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There is no denying the talent either; large auto manufacturers have some truly bright brains at the top, and usually hire the smartest out there.
I think you're half wrong here.

In any company, there are those who love the business and do their job with passion. Maybe the automotive sector has far more of such individuals - and which itself is understandable.

BUT - the general pay scales of the automotive sector are quite behind the rest of the market, so what you've said in bold really does not apply.

I personally know 10+ friends from the auto sector who left that sector simply because of the money - whether at the starting level, mid level, or at the director level. Of course, the examples are limited to GM, Ford, Fiat's vendors and Maruti.
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Old 2nd November 2011, 07:34   #90
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Default Re: Big Money + Big Talent = The overpriced market dud. How?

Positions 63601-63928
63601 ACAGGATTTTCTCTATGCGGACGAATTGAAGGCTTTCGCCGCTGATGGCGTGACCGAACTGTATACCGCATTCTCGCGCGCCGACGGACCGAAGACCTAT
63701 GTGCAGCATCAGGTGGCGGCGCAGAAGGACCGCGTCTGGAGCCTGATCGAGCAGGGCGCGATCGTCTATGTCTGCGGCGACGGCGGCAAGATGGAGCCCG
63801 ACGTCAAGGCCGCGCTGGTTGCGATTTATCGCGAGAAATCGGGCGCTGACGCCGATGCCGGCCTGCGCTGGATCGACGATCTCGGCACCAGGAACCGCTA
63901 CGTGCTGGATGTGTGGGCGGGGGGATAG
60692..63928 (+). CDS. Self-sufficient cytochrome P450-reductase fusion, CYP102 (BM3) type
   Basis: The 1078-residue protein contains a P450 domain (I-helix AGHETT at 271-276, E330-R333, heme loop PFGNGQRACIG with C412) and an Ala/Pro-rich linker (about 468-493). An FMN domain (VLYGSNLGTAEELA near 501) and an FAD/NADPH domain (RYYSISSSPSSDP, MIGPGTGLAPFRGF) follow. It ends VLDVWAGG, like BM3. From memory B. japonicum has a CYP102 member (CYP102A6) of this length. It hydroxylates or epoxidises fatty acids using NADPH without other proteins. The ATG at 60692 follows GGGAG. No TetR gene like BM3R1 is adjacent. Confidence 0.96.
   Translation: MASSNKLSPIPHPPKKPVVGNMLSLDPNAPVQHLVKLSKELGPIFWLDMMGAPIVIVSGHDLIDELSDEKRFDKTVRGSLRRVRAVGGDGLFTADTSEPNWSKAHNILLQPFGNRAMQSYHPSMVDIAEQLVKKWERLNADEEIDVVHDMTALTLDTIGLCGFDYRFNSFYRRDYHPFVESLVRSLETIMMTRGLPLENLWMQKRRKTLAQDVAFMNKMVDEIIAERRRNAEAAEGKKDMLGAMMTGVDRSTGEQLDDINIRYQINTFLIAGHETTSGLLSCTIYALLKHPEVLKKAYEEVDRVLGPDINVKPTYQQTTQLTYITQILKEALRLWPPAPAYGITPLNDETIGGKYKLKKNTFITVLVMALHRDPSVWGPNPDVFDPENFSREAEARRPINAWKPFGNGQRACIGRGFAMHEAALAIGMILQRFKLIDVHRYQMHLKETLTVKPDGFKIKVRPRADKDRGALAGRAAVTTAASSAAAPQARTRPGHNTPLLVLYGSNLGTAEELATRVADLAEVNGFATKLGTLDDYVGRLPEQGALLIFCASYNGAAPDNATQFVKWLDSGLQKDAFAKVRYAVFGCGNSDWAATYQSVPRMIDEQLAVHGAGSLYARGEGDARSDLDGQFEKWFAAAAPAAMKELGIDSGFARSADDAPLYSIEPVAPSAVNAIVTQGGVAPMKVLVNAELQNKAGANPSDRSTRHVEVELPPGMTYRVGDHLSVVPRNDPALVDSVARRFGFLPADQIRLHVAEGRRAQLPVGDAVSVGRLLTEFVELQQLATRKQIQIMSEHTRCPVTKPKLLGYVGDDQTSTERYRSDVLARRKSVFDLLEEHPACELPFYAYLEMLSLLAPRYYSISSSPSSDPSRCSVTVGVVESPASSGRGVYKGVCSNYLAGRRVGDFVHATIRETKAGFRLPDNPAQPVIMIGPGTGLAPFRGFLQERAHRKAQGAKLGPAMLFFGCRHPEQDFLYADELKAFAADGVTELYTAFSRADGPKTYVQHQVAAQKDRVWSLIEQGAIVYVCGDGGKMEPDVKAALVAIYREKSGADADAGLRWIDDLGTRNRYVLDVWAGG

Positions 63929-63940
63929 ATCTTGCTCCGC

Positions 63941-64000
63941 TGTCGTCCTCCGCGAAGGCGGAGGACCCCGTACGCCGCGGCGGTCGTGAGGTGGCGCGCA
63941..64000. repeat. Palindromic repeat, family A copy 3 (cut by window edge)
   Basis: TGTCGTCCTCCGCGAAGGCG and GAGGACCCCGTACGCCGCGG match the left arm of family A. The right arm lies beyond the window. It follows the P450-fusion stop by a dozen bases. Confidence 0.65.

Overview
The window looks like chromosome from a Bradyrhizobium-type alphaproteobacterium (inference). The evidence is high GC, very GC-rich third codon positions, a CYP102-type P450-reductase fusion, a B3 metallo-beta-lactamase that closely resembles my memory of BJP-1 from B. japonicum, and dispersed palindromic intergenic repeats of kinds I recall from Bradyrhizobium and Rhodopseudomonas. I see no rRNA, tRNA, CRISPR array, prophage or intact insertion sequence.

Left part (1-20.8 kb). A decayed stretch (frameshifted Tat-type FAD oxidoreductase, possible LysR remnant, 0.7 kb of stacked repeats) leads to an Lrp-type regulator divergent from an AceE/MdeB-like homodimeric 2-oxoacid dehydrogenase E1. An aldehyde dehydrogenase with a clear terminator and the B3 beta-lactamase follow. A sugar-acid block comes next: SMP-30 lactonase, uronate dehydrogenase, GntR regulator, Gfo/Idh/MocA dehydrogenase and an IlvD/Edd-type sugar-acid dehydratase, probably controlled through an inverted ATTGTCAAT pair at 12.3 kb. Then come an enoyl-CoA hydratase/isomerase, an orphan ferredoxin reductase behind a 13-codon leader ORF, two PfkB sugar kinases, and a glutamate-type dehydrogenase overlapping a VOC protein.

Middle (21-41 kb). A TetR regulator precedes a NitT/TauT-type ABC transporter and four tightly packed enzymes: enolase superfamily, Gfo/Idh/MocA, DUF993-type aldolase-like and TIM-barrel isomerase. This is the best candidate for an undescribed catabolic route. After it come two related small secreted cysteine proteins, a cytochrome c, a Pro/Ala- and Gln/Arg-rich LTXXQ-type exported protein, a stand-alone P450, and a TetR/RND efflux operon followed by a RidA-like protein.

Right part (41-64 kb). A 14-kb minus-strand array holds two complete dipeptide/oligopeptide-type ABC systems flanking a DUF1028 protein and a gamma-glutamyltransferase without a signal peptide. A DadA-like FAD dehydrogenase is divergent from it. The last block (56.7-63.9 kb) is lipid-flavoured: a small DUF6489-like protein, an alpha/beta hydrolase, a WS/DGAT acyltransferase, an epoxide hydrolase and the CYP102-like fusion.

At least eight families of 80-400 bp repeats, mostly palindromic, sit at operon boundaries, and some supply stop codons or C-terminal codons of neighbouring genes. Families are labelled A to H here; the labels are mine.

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Originally Posted by Guna View Post
I don't know if someone has already brought this point:
Not everything is designed to sell in large numbers and help to make money. Some products are designed to change the brand image or provide well-roundedness to the portfolio.
For example, something like Aria could have been designed to stretch/spread the brand to higher segments. Premium pricing means it may remain out of reach for many but soon it may become aspirational brand and may help in the sales of the lesser siblings. Of course to make it happen several things have to be well synchronised.
I am not saying that this is the case with Aria or any other product but it is a possibility that the product could have more strategic role.
This can be said to be very true in cases like the kizashi where the company just launched an already available product in India.There wasnt much extra expenses.
But Aria,do you really think they wont be serious about its numbers after having invested a lot in its development???